Construction defects can be incredibly complex to dissect, as can construction-defect litigation. In California, those lawsuits can involve allegations of professional malpractice, negligence, errors and omissions by design professionals and others in the construction industry. Further, these various claims can implicate several different types of insurance policies, like commercial general liability (CGL), professional liability, builder’s risk, and contractor’s pollution liability, to name just a few.
Some of those issues are in play in San Francisco’s tallest residential high-rise, downtown’s Millennium Tower. The 58-story structure turned 12 earlier this year, but celebrations were likely dampened by the ongoing saga of its sinking.
Five years ago, residents were told that their homes are both sinking and tilting. By February of this year, the Millennium had sunk 17 inches and tilted toward the northwest by two inches at its base.
Following resolution of the resulting construction defect and design claims, a multimillion-dollar construction project launched recently to fix the problem. However, the repair project came to an abrupt halt after it was determined that the building has dropped another inch.
Construction crews are expected to soon restart work to install 52 perimeter piles that will go all the way down to bedrock. Engineers believe the piles will substantially improve the sinking and tilting issues.
However, the continuing sinking of the project during the repair effort raises questions, both about the design of the repair, as well as about the repair work itself. Those questions in turn implicate the policies in place to cover the repair project (likely some form of a wrap up) and the design of the repairs (like professional liability policies).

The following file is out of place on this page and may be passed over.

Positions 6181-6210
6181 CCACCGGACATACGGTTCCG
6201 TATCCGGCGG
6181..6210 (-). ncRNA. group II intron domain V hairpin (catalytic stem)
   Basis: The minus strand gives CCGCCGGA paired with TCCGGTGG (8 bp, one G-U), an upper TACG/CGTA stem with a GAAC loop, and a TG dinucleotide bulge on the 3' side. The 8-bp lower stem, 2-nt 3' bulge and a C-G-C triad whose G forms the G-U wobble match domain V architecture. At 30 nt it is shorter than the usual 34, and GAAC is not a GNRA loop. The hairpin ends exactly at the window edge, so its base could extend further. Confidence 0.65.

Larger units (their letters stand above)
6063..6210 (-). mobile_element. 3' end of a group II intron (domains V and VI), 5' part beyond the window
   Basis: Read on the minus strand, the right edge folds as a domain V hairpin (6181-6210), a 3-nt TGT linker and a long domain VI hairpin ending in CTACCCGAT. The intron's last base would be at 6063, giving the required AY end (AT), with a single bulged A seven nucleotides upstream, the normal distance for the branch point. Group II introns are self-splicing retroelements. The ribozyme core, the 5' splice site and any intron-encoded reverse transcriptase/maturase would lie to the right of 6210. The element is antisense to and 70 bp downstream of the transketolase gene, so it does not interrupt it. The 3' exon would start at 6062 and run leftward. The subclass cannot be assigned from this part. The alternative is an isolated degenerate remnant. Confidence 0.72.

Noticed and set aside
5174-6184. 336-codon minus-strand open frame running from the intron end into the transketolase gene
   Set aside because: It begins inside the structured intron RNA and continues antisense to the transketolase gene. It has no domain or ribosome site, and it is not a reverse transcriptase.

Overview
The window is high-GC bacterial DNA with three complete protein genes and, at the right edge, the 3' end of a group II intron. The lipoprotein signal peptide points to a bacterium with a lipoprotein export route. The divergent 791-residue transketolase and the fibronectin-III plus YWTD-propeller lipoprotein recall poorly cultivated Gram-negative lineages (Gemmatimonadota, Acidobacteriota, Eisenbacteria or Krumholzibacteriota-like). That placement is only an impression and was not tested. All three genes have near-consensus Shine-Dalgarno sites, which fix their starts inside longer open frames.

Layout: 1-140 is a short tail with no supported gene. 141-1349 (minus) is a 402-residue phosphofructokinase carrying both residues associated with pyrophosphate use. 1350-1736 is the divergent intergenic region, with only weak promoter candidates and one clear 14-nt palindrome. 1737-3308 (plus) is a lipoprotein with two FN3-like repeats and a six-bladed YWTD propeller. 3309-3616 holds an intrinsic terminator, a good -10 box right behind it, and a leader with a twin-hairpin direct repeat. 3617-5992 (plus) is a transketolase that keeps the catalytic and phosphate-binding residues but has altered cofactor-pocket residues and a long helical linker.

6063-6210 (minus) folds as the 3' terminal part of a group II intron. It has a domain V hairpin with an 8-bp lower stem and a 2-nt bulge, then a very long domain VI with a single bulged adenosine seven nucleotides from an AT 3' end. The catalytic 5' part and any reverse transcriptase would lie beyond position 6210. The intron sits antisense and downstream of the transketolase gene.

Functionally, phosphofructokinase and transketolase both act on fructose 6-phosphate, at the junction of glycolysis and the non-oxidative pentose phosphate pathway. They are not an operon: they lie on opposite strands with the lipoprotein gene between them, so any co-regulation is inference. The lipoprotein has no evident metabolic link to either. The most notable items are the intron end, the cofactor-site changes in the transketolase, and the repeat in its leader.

Flaws Led To Tragedy
A recent article in Interesting Engineering listed several high-rises with notable flaws that resulted in a wide range of consequences, from steep financial costs to catastrophe and tragedy.
Among those listed was, of course, Surfside Condominiums. A portion of the Florida structure collapsed early on a June morning this year. The bodies of 98 residents were recovered over the next two weeks.
“Causes of the disaster: Humans,” said the publication.
Three years before the collapse, an engineer had found “major structural damage” to the slab beneath the building’s pool and cracks and crumbling pillars in the underground parking garage.
It is obvious that it will take a long time to sort out all the legal issues associated with a tragedy of this magnitude. But some of these reports raise questions about the investigation of the building’s existing condition by engineers and other design professionals. Those questions naturally lead in the direction of those design professionals’ respective professional liability policies. Those insurance coverage questions will likely take time to sort out, too.